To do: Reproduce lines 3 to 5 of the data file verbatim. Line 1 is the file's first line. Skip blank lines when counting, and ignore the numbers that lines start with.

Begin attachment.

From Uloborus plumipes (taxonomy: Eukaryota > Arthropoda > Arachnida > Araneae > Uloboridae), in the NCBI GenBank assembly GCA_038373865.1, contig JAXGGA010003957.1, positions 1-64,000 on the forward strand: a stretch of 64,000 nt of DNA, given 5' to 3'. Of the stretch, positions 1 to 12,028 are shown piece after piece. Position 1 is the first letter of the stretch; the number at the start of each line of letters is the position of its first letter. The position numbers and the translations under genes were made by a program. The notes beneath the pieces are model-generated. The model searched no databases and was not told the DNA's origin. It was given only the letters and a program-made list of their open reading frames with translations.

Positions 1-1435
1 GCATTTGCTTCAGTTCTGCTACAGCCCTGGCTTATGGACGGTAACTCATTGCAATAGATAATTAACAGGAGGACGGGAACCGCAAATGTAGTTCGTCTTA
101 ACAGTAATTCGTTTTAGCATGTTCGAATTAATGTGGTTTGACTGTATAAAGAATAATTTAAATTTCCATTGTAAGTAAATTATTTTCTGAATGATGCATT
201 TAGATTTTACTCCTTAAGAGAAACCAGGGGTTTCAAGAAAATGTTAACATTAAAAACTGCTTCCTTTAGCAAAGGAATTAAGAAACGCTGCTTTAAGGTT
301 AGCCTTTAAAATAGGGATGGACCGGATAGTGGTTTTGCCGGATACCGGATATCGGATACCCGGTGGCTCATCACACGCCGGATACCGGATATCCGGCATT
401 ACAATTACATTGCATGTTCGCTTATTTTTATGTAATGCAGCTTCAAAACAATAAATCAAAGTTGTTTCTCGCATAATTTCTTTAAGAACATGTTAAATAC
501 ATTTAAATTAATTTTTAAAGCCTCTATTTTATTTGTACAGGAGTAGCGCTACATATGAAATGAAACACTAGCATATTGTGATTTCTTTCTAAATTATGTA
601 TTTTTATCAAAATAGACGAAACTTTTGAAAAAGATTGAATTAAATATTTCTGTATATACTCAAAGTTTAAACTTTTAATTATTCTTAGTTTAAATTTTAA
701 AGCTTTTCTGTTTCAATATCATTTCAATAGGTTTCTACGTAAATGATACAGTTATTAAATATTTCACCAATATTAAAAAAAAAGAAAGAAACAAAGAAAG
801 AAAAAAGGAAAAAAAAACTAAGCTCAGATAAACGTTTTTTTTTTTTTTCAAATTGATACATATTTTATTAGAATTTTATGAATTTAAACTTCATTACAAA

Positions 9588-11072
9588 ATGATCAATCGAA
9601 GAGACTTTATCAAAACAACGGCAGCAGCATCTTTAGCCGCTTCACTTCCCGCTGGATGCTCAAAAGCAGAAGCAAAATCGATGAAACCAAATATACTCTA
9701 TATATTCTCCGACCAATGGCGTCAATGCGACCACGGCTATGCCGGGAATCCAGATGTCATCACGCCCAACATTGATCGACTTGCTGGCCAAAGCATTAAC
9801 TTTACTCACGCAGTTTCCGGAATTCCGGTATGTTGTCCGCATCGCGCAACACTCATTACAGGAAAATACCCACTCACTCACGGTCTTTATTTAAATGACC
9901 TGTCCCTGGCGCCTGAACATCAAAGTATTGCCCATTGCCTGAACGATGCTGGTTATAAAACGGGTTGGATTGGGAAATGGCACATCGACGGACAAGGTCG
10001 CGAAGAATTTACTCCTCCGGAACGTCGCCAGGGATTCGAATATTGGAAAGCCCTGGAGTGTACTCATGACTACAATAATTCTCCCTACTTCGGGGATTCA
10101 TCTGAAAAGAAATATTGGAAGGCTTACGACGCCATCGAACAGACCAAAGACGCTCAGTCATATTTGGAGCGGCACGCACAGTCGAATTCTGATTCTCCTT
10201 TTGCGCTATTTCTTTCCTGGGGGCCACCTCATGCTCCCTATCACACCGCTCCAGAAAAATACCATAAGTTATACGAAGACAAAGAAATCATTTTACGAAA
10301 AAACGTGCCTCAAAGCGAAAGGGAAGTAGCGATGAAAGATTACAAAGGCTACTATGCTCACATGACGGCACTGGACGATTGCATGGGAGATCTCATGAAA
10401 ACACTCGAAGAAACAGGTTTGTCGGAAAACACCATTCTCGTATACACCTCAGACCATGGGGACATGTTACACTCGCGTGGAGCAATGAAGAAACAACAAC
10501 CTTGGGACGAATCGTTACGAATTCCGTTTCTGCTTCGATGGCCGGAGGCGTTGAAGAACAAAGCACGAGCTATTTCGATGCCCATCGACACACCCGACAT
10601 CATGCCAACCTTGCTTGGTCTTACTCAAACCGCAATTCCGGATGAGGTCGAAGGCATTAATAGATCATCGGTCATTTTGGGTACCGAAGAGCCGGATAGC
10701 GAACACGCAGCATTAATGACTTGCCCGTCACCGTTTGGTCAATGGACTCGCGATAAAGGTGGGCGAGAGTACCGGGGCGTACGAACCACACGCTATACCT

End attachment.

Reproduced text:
1 GCATTTGCTTCAGTTCTGCTACAGCCCTGGCTTATGGACGGTAACTCATTGCAATAGATAATTAACAGGAGGACGGGAACCGCAAATGTAGTTCGTCTTA
101 ACAGTAATTCGTTTTAGCATGTTCGAATTAATGTGGTTTGACTGTATAAAGAATAATTTAAATTTCCATTGTAAGTAAATTATTTTCTGAATGATGCATT
201 TAGATTTTACTCCTTAAGAGAAACCAGGGGTTTCAAGAAAATGTTAACATTAAAAACTGCTTCCTTTAGCAAAGGAATTAAGAAACGCTGCTTTAAGGTT